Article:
Madame d’Ora, only this name makes us curious already. If you don’t know her yet, Madame d’Ora aka Dora Kallmus was a pioneer in photography and counts among the most influential female photographers in the history of photography.
At the times of Madame d’Ora, photography was only a male domain. Nevertheless, that photographer managed to become of the most renowned female photographers in Vienna within shortest time. Vienna, then full of artists with names familiar to everybody today, seemed to have been waiting for the camera and lens of Dora Kallmus.
All the big names in the Viennese society, ranging from musicians, painters, doctors, bank managers, lawyers or politicians, had their photo taken by her. More than that, she also became known as Vienna’s first fashion photographer. Among others, she was hired by French fashion magazines, spending an increasing amount of her time in France.
However, not only her society and glamour pictures made the photographer known around the world. In the course of her career and especially after the National Socialists came into power, her photos became more and more serious, shocking and darker. As a Jew she lost her studio in Vienna in 1940 and was forced to hide from German occupying soldiers in France for many years. Other than her sister, she managed to escape the Nazis in the end. In 1946 she returned to Vienna and after the end of the war she began to focus on taking photos of war refugees, the destroyed Vienna and those coming back from concentration camps.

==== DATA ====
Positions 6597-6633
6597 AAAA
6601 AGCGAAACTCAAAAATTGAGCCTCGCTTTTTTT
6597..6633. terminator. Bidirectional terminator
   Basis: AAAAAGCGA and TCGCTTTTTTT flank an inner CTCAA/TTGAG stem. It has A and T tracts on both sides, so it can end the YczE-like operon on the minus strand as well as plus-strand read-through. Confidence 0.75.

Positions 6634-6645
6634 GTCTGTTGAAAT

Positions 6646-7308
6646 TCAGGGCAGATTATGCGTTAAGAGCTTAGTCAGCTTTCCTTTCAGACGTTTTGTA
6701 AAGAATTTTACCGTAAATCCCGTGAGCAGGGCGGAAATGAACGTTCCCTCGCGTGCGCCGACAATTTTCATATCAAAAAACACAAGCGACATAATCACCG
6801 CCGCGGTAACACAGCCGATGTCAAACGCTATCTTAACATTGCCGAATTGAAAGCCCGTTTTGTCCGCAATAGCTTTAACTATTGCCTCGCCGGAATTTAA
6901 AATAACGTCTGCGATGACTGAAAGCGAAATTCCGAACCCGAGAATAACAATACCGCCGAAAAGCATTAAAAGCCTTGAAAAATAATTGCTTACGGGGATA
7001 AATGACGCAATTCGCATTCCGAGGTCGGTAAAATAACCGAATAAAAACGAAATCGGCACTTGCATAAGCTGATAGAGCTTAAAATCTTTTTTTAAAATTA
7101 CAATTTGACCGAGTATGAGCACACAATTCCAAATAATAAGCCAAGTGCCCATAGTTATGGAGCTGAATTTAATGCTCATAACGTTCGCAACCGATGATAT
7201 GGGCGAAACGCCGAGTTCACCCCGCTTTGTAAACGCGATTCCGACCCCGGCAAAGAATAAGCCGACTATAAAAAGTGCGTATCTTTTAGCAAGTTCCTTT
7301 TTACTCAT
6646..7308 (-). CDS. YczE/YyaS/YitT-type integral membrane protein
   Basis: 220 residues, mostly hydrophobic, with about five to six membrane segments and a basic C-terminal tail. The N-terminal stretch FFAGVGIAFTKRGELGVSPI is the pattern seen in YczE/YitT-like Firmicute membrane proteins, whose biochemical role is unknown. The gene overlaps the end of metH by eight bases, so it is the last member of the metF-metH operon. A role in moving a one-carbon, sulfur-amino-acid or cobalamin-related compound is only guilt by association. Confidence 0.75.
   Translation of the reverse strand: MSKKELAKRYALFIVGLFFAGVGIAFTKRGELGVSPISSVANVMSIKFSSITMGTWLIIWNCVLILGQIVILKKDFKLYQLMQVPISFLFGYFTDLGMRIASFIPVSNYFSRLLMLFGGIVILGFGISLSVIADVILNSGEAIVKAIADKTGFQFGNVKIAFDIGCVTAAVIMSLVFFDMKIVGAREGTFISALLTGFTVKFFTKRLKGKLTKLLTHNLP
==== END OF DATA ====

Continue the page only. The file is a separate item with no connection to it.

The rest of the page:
No matter if fashion photography, glamorous portraits or shockingly moving post-war photography. Her photos carry her signature and her style has influenced the world of photography.
In the course of her life, she took more than 90,000 photographs. The majority of those pictures are now in the possession of the Austrian National Bank, the Albertina museum and the Museum of Art and Industry in Hamburg. Every once in a while there’s a chance to see her works at exhibitions all over the world. Some time ago, for instance, there was an exhibition titled “Make me look beautiful, Madame d’Ora” in Vienna’s Leopold Museum.